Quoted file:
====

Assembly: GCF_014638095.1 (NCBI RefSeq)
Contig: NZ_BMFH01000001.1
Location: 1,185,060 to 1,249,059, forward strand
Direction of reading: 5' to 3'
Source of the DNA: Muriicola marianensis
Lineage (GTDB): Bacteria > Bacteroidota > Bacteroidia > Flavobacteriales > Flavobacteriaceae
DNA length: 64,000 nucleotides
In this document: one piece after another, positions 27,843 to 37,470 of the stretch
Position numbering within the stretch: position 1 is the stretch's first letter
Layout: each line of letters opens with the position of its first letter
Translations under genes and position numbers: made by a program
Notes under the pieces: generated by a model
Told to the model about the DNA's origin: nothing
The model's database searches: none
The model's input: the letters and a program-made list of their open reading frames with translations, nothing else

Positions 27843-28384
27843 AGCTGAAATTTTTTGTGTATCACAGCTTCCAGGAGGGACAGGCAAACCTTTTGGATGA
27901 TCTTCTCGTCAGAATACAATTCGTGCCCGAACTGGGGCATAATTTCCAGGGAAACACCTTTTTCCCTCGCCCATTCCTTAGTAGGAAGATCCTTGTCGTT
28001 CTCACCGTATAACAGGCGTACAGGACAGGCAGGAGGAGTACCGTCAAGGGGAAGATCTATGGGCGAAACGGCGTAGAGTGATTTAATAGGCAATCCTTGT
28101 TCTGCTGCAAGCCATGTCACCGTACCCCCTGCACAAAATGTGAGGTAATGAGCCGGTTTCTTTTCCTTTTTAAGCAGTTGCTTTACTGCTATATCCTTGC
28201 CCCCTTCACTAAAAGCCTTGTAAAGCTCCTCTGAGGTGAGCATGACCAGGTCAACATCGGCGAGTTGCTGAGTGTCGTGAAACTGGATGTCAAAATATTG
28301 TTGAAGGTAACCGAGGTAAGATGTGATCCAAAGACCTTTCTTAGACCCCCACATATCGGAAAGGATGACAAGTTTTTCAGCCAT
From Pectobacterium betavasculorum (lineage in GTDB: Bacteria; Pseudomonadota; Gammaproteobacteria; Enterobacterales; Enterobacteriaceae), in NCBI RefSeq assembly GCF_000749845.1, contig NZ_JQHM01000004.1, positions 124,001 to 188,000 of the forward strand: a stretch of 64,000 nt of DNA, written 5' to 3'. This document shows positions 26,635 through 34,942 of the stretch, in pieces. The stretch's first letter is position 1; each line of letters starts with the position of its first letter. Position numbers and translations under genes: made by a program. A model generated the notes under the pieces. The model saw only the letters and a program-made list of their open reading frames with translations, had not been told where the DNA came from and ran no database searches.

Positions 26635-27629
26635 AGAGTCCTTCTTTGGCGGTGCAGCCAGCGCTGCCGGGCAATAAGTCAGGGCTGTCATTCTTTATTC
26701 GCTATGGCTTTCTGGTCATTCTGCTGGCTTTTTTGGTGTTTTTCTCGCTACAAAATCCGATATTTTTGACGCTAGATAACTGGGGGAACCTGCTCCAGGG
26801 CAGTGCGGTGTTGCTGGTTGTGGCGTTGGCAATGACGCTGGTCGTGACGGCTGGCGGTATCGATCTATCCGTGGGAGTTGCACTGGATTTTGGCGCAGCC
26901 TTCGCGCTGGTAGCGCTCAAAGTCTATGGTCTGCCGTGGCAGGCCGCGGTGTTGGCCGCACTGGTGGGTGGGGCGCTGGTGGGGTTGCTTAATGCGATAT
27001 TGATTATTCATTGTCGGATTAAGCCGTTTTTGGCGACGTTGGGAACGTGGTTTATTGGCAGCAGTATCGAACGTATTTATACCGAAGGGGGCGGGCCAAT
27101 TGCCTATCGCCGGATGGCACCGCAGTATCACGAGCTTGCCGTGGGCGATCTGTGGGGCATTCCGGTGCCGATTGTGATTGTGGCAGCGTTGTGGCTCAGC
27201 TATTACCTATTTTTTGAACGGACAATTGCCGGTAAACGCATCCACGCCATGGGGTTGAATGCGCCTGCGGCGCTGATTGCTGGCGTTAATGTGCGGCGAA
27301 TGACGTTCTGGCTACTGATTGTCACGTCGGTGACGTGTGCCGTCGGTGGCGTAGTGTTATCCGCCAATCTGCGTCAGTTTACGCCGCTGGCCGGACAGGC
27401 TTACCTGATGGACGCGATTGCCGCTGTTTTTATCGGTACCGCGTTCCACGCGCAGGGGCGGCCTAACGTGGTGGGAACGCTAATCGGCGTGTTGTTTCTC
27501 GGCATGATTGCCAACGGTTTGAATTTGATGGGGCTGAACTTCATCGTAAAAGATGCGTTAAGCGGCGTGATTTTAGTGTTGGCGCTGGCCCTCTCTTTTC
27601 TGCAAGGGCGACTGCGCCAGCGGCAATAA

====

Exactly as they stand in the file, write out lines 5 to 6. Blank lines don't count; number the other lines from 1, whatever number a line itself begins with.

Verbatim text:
Source of the DNA: Muriicola marianensis
Lineage (GTDB): Bacteria > Bacteroidota > Bacteroidia > Flavobacteriales > Flavobacteriaceae